Some of the early images from a new research project give an unique insight into life in the rainforest. The hope is that the data will provide new knowledge about orangutans and how they cope with life in the wild after being released.
A pilot study is looking into how the released orangutans survive in the rainforest. Some of the first images from the project show clouded leopards, sun bears and curious orangutans in their natural habitat.
The pictures were taken in the Bukit Batikap Protection Forest. This is one of the areas where orangutans that have completed their rehabilitation at Nyaru Menteng are returned to the wild. 30 camera traps have been deployed to collect important data from life in the wild.
This pilot study in Bukit Batikap is a collaboration between our partner BOS Foundation, the University of British Columbia and Bogor Agricultural University. It is the first time camera traps are used to observe orangutans in the reintroduction sites and the project is still at a relatively early stage. The hope is that the information collected can provide a better understanding of the biodiversity in the area and how the orangutans in the area live.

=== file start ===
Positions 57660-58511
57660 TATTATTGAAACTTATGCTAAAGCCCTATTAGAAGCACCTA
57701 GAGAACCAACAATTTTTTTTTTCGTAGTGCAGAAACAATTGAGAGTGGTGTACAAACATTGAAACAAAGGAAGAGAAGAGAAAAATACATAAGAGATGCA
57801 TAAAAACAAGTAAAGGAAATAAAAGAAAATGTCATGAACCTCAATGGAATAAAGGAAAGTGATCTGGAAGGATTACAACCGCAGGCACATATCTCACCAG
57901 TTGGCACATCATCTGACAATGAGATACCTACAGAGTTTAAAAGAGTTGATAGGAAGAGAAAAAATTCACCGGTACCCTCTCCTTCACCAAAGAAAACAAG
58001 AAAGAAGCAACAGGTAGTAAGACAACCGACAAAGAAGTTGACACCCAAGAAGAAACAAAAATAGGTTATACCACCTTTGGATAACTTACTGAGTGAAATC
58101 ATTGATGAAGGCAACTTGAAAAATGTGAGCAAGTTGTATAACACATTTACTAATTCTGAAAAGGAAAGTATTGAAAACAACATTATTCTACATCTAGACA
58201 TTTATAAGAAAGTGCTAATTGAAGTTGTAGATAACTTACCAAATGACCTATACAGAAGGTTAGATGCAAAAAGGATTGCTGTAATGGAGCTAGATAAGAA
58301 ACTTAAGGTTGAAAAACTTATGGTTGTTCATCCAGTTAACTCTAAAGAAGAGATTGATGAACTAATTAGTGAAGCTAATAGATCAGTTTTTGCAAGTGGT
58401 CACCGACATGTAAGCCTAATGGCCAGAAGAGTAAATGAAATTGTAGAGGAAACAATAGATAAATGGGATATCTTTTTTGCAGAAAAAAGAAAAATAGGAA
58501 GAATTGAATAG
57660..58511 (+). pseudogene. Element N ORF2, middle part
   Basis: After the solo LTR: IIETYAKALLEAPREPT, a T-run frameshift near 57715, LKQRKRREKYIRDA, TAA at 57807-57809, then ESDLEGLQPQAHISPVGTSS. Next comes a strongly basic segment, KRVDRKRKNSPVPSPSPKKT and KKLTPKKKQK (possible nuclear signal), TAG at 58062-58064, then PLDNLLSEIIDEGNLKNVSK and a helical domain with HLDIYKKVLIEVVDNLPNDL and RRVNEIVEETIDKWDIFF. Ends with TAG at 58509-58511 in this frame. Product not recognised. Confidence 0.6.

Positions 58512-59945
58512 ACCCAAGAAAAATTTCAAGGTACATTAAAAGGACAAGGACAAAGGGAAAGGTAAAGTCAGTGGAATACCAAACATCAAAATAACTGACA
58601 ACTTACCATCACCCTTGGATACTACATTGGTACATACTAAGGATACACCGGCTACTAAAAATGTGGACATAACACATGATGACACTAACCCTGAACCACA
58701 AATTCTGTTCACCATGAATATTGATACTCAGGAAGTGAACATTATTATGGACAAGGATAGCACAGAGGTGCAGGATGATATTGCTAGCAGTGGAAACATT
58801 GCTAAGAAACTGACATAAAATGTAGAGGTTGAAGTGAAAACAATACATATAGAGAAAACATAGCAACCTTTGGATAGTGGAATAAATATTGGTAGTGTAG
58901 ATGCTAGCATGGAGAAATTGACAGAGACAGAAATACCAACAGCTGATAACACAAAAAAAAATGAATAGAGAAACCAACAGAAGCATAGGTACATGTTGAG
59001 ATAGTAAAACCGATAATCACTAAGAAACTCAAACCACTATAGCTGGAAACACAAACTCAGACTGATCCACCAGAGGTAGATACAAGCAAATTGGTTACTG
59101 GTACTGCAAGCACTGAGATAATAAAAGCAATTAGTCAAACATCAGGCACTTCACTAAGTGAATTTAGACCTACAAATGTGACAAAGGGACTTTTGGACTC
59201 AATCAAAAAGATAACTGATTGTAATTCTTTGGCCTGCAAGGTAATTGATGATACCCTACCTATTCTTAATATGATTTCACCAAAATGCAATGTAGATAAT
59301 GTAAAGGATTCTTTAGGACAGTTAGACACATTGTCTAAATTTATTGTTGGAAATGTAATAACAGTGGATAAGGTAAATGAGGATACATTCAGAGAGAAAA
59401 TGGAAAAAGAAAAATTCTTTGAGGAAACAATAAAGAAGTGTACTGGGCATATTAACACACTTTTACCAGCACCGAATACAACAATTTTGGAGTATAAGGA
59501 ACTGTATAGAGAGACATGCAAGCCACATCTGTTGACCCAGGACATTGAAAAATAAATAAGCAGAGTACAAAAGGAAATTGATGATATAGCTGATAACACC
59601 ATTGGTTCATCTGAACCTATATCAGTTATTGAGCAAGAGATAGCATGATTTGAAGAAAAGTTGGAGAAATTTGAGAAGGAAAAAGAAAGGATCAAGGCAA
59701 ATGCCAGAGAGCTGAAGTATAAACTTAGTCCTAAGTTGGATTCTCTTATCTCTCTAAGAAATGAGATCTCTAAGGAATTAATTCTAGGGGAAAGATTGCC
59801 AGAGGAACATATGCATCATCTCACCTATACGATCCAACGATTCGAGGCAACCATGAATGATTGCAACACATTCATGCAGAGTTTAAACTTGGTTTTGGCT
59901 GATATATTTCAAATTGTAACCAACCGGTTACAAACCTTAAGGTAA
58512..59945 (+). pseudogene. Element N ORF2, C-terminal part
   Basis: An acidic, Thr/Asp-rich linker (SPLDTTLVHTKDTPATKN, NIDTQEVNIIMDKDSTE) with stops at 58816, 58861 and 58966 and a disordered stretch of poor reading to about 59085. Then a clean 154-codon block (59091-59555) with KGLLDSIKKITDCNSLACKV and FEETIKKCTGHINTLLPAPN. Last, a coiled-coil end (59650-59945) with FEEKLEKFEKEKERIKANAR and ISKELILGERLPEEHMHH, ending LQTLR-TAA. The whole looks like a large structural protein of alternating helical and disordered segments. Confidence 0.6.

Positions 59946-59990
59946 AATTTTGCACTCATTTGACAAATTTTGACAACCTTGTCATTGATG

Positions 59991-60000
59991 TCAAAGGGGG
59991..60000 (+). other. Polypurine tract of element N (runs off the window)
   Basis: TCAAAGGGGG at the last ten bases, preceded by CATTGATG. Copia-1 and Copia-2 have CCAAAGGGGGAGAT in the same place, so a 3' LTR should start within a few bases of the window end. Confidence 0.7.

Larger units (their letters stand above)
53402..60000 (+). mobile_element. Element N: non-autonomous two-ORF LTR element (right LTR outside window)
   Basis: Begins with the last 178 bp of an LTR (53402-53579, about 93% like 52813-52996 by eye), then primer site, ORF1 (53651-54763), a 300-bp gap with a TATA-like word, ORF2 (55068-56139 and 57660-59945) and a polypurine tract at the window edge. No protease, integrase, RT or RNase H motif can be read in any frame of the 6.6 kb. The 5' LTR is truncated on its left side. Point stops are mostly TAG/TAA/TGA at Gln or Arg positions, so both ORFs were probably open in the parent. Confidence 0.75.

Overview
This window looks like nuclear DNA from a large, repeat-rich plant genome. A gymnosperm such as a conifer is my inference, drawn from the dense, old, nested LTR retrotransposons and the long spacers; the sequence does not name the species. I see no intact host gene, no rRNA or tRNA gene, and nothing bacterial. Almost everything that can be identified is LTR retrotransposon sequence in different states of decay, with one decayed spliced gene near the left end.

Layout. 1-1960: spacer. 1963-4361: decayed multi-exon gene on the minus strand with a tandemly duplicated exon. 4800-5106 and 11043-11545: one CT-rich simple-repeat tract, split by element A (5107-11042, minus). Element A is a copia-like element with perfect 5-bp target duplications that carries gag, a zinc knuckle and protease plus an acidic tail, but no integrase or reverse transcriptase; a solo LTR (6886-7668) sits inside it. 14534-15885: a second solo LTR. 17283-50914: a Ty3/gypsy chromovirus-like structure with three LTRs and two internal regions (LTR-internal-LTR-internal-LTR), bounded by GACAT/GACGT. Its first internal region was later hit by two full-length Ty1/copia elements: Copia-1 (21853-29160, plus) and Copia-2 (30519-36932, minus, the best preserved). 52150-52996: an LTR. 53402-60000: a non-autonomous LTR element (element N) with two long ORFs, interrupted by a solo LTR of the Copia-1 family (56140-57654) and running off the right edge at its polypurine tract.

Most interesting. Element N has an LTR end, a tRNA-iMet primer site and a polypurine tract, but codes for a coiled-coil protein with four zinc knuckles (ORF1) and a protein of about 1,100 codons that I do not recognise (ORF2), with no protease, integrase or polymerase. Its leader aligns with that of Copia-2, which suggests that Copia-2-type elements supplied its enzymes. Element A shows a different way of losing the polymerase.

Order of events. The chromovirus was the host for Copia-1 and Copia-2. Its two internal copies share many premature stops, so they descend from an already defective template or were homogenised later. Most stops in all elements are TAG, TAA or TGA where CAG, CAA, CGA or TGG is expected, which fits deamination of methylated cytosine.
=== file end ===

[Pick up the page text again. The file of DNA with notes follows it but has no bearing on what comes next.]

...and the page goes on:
This information, together with the knowledge we already have from monitoring the orangutans, also contribute to continuous improvements of the rehabilitation program.
Camera traps as an alternative research tool
Our partner BOS Foundation continuously monitor released orangutans through radio tracking. This way, a series of data gives information about each individual orangutan and how they adapt to their new life in the wild. However, the battery life is limited on the tracking implants. Therefore, alternative research tools are needed to be able to monitor the new orangutan populations.
Read more about how the orangutans are monitored after they are released.
The camera traps can generate long-term information about the lives of the orangutans. The advantage of the camera traps is also that it is a non-invasive tool. This is critical in order to limit potential contact between orangutans and humans and reduce the risk of disease transmission.
The knowledge about the camera traps in this pilot project will also be used in the post-monitoring efforts, supported by Save the Orangutan, in the Bukit Baka Bukit Raya National Park (TNBBBR) release site.